sunset

Jataka 45

Rohiṇī Jātaka

Rohiṇī’s Tale

as told by Eric Van Horn

originally translated by Robert Chalmers, B.A., of Oriel College, Oxford University

originally edited by Professor Edward Byles Cowell, Cambridge University


This story is almost identical to the previous one, but this one has a mother and daughter rather than a father and son.

Both stories emphasize that a worthy enemy is often less dangerous than a friend who lacks good sense. And if you think about all the times that “friends” talk someone into doing something stupid, or all the times that friends are a bad influence, this makes sense. There are many passages in the Pāli Canon that emphasize the importance of good friendship. And likewise, in one passage the Buddha says that if you cannot find good friends, you are better off being alone:

If, while on your way,

You meet no one your equal or better,

Steadily continue on your way alone.

There is no fellowship with fools.

- [Dhp 61]


Friends who lack sense.” This story was told by the Master while at Jetavana. It is about a maid servant of the Lord High Treasurer, Anāthapiṇḍika. For he is said to have had a maid servant named Rohiṇī. Her aged mother came to where the girl was pounding rice and lay down. The flies came flying all around the old woman and stung her as with a needle, so she cried to her daughter, “The flies are stinging me, my dear. Do drive them away.”

“Oh! I’ll drive them away, mother,” said the girl, lifting her pestle up to swat the flies that had settled on her mother. Then, crying, “I’ll kill them!”, she hit her mother so hard that she killed the old woman outright. Seeing what she had done the girl began to weep and cry, “Oh! mother, mother!”

The news was brought to the Lord High Treasurer, who, after having the body cremated, went to the monastery. There he told the Master what had happened. “This is not the first time, layman,” said the Master, “that in Rohiṇī’s haste to kill the flies on her mother, she has struck her mother dead with a pestle. She did exactly the same in times past.” Then at Anāthapiṇḍika’s request, he told this story of the past.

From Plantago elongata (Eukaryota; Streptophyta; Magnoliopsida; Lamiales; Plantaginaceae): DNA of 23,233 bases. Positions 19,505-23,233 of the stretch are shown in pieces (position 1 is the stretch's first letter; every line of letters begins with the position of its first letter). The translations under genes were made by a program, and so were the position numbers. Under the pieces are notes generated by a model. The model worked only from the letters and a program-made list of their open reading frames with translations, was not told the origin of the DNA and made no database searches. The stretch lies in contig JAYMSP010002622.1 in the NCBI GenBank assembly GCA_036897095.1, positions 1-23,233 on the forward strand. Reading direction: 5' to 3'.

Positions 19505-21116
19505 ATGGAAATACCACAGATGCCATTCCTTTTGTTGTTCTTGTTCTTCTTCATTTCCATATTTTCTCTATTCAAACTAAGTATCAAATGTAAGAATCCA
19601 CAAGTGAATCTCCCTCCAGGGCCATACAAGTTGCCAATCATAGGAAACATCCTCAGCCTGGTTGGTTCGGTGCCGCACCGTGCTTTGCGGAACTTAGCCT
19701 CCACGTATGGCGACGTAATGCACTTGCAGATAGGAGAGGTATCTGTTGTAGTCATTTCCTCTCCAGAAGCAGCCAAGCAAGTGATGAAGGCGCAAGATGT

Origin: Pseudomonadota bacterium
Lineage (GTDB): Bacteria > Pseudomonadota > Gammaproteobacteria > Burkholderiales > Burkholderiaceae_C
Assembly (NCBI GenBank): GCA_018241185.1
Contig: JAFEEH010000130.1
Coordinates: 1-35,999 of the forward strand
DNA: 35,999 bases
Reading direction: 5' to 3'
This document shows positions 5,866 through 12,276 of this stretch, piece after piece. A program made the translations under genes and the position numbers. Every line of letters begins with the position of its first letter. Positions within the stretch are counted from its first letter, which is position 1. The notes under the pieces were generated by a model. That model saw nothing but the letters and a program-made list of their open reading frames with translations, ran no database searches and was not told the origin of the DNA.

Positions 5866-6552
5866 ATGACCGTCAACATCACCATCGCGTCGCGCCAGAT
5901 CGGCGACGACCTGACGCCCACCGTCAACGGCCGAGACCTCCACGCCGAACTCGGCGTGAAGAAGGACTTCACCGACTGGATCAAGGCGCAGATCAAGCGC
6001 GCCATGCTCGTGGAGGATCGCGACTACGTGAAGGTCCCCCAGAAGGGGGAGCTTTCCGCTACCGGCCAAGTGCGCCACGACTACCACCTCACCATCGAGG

Once upon a time when Brahmadatta was reigning in Benares, the Bodhisatta was born as the son of the Lord High Treasurer. When the Lord High Treasurer died, he himself became the Lord High Treasurer. And he, too, had a maid servant whose name was Rohiṇī. And her mother, in like manner, went to where the daughter was pounding rice, and lay down, and called out, “Do drive these flies off me, my dear.” And in just the same way she struck her mother with a pestle, and killed her, and began to weep.

Guilty, Guilty, Guilty!

Figure: “Guilty, Guilty, Guilty!”

Hearing what had happened, the Bodhisatta reflected: “Here, in this world, even an enemy, with sense, would be preferable,” and he recited these lines:

Friends who lack sense are worse than enemies with sense,

Witness the girl whose reckless hand laid low

Her mother, who she now laments in vain.

In these lines in praise of the wise, the Bodhisatta taught the Dharma.


“This is not the first time, lay people,” the Master said, “that in Rohiṇī’s haste to kill flies she has killed her own mother instead.” This lesson ended, he showed the connection and identified the birth by saying: “The mother and daughter of today were also mother and daughter of those bygone times, and I myself was the Lord High Treasurer.”